However, what about the negative effects – the 20%? Surely the afro-pessimists see aspects of China’s involvement in Africa that are not so beneficial. For example, Luiz (2006) cautions against Chinese involvement in Africa as potentially detrimental to good governance initiatives, espoused by Africa’s latest development programme, the New Partnership for African Development (NEPAD 2001). African leaders are also starting to question relations between the two sides. This unease was evident at the July 2012 China-Africa summit where China pledged $20 billion to African countries over the next three years. After thanking the Chinese government for their contributions, South African president Jacob Zuma continued by warning of “unsustainable trade relations based on the export of energy and raw materials to China and the import of cheap Chinese manufactured goods” (Chan 2012).

Still others point to the lack of improvement in the lives of ordinary Africans, the relatively high unemployment rates in many African countries, the high child mortality rates and low life expectancies as evidence that China’s involvement has not improved the situation in Africa. Although China is not directly responsible for the ills of Africa, could it be held complicit in its underdevelopment, as Shell Corporation was complicit in the deaths of Ken Saro-Wiwa and other oil activists in Nigeria?

This 4-part analysis will seek to answer that question and holistically look at relations between African governments and China and explore how they can be improved, if they need to be improved. This first part has provided an introduction to the topic; part 2 will provide a background on China’s strategy in Africa; part 3 will cover 4 countries as case studies of Sino-African relations; and part 4 will provide a conclusion and suggest possible strategies for moving the relationship forward in a mutually beneficial manner.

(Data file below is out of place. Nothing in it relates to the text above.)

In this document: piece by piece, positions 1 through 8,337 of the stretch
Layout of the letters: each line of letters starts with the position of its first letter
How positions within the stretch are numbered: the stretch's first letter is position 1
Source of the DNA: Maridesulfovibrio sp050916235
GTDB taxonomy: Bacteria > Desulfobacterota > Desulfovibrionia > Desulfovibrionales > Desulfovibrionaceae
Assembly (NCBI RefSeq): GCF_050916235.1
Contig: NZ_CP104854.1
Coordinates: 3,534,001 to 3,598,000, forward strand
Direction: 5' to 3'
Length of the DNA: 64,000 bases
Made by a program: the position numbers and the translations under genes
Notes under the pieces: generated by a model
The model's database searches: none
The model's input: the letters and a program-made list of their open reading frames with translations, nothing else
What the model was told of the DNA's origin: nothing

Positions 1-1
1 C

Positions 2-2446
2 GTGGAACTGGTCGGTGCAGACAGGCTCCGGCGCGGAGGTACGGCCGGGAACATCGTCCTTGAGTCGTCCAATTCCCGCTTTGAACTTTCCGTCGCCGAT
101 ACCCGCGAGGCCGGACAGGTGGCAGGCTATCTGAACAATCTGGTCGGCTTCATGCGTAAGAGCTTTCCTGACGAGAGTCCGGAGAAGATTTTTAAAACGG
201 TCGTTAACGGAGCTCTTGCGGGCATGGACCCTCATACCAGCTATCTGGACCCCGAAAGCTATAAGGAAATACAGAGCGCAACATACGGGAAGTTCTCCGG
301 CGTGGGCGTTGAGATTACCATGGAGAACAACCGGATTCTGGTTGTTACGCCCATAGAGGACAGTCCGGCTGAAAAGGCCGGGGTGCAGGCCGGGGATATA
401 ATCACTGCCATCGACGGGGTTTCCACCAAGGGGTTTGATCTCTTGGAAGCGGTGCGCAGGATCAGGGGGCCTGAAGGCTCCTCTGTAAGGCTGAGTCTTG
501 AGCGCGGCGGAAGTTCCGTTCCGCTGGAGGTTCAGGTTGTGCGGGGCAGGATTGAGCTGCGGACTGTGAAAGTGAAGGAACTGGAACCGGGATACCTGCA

References

Are, L., Chabenne, S., Dupoux, P., Ivers, L., Michael, D. C., & Morieux, Y., 2009, ‘The African Challengers: Global competitors Emerge from the Overlooked Continent’, The Boston Consulting Group, Boston: BCG.

Chan, J., 2012, ‘Tensions at China-Africa Summit’, World Socialist Web Site, viewed 26 July 2012, from http://www.wsws.org/articles/2012/jul2012/chaf-j27.shtml.

Davies, M., 2008, ‘How China Delivers Development Assistance to Africa’, Centre for Chinese Studies, University of Stellenbosch.

Gardner, B., 2009, ‘China and the New Africa’, China International Business , 16-22.

Luiz, J. M. (Ed.), 2006b, Managing Business in Africa: Practical Management Theory for an Emerging Market, Oxford University Press, Cape Town.

Maloka, E., 2009, ‘Afro-Pessimism: Riding the Waves’, The Thinker , 9, pp. 50-52.

NEPAD., 2001, ‘The New Partnership for Africa’s Development’, Abuja: NEPAD Secretariat.

The Economist, 2000, ‘The Hopless Continent’, The Economist, 13 May, Retrieved 24 September 2012, from http://www.economist.com/printedition/2000-05-13.

The Economist, 2010, ‘Uncaging the lions: Business is transforming Africa for the better’, The Economist, 10 June, Retrieved 19 August 2010, from http://www.economist.com/node/16317978.